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|Title:||Measurement of fine and ultrafine dusts exposure in an iron foundry in South Australia|
|Citation:||Proceedings of Australian Institute of Occupational Hygienists (AIOH)Conference, 2009|
|Conference Name:||Annual Conference and Exhibition of the Australian Institute of Occupational Hygienists (27th : 2009 : Canberra, Australia)|
|Xiaohui Liu, Su-Gil Lee, Dino Pisaniello, Ganyk Jankewicz and Barbara Sanderson|
|Abstract:||Exposure to airborne crystalline silica and other atmospheric contaminants in foundries is a well recognised hazard. However, the ultrafine dust component in foundry environments has been poorly characterised and there is increasing concern regarding cardio-respiratory disease risks. At present, no generic exposure criteria exist for ultrafine particles which may arise from hot processes, grinding and combustion. Fine and ultrafine airborne particle concentrations in a large ferrous foundry were measured over a period of four days using a contour mapping approach, as well as some personal sampling. Number and gravimetric concentrations in various regions were assessed with direct reading instrumentation on a trolley (P-Trak, DustTrak and HandiLaz multichannel particle counter). There was considerable variability in daily results probably reflecting process conditions and sources (such as core shop, furnace area pouring line, barrel line and fettling shop). The highest five-minuted average ultrafine concentration was recorded in the core shop (GM = 2.11×105 pt/cc), with lower values recorded in the pouring line, shakeout and fettling areas. Similar trends were seen for PM2.5 with highest values again in the core shop (GM = 0.3 mg/m3). The highest respirable quartz concentration was found in the shakeout area (0.1 mg/m3). In general, airborne dust was well controlled by enclosure and LEV. These results are generally consistent with the literature and suggest that contour mapping for ultrafine particles is an appropriate strategy for more specific evaluation of sources and dust control systems.|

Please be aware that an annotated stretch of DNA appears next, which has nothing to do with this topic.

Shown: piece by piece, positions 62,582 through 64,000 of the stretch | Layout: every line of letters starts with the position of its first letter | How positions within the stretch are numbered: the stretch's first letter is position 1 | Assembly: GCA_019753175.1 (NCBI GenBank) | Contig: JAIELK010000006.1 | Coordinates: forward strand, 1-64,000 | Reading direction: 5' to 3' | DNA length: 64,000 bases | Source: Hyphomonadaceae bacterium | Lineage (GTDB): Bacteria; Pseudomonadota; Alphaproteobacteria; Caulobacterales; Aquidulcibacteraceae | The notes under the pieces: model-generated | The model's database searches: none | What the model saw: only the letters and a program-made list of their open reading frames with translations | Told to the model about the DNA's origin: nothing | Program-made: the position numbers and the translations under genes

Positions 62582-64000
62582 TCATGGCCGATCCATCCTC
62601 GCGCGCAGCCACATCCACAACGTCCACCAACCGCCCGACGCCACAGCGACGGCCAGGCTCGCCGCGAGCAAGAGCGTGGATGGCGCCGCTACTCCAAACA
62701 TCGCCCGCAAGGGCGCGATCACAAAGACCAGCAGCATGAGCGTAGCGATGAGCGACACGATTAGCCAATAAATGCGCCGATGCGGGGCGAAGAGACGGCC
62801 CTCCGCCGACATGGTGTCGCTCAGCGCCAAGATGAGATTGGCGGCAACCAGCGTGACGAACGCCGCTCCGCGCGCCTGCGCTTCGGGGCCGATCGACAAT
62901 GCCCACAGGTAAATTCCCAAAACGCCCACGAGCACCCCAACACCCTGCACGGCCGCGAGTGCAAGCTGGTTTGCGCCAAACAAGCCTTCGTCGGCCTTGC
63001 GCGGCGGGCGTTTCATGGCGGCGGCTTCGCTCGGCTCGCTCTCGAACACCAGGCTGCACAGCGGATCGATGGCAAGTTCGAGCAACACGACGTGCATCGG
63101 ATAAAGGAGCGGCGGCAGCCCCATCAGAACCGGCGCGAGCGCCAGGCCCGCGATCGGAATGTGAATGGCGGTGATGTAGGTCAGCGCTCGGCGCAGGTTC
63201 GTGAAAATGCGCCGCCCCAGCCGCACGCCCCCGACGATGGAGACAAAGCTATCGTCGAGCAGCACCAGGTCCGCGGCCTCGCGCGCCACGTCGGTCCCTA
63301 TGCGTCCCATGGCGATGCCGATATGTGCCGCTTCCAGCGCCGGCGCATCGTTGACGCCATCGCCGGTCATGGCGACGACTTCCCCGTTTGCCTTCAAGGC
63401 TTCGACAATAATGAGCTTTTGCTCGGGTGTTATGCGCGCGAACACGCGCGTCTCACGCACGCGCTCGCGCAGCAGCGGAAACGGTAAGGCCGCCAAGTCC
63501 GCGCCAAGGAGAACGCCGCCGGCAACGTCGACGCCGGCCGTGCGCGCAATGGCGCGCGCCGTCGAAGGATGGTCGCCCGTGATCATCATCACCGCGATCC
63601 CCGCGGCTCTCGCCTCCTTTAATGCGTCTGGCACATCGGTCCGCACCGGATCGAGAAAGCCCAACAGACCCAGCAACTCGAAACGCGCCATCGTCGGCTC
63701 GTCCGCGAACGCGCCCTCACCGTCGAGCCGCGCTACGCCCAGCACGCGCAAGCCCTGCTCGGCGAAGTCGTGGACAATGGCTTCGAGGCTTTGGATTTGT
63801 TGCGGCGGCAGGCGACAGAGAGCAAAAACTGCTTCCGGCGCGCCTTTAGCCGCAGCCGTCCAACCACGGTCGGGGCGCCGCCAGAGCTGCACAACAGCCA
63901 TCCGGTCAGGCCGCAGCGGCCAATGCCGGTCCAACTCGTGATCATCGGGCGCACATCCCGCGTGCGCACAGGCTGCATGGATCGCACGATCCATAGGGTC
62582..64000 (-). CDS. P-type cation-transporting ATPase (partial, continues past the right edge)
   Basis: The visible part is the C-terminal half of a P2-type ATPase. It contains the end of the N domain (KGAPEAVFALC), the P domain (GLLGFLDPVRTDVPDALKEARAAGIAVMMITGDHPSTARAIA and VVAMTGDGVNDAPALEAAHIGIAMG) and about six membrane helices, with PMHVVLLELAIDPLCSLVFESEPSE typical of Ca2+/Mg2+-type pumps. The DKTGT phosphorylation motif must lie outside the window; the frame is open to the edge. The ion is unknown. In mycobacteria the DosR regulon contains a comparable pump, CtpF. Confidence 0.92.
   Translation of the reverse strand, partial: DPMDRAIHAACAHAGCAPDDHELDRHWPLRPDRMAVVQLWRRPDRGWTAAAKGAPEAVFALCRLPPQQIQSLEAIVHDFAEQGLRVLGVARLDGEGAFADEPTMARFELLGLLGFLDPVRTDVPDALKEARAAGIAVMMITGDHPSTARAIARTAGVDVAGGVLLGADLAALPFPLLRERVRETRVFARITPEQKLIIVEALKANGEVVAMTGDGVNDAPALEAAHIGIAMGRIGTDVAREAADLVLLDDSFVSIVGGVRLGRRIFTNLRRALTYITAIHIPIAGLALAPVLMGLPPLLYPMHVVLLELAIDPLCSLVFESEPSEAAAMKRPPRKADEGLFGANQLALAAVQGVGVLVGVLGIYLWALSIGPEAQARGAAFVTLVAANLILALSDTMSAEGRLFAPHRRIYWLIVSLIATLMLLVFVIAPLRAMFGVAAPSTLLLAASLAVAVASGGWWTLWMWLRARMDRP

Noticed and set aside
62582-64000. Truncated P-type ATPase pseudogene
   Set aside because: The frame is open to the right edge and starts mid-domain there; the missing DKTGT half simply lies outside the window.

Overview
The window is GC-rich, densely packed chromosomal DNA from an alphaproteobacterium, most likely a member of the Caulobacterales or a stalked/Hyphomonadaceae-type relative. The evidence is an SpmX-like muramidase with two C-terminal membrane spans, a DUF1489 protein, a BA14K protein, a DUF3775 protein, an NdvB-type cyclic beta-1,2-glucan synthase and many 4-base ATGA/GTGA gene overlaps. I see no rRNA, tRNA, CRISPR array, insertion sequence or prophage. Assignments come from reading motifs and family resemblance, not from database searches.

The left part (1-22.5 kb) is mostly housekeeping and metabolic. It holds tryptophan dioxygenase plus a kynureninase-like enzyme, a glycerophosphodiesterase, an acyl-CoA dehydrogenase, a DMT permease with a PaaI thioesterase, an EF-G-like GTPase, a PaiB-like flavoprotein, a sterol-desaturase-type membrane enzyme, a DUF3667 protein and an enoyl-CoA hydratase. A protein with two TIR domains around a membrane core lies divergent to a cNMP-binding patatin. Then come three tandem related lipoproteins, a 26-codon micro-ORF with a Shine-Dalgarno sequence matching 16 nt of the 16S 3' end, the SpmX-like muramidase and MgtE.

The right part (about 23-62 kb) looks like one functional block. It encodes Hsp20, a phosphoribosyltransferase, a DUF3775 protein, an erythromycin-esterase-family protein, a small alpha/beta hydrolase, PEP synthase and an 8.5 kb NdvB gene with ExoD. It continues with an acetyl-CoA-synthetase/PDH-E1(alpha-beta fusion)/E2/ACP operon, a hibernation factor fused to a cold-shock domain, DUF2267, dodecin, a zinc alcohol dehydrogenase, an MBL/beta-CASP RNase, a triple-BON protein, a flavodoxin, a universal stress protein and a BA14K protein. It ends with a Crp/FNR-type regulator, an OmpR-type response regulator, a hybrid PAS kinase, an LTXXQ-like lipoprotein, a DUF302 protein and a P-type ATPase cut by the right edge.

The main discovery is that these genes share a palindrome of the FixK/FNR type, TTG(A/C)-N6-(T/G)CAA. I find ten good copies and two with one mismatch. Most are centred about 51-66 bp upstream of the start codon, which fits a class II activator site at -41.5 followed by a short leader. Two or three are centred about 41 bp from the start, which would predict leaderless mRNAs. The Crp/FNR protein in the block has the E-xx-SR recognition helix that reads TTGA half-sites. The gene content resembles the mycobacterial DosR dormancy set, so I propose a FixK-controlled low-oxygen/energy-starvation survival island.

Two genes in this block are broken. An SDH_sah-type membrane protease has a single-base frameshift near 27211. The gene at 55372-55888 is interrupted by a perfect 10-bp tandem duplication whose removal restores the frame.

|Keywords:||Ultrafine particles; iron foundry; exposure|
|Rights:||Copyright status unknown|
|Appears in Collections:||Public Health publications|
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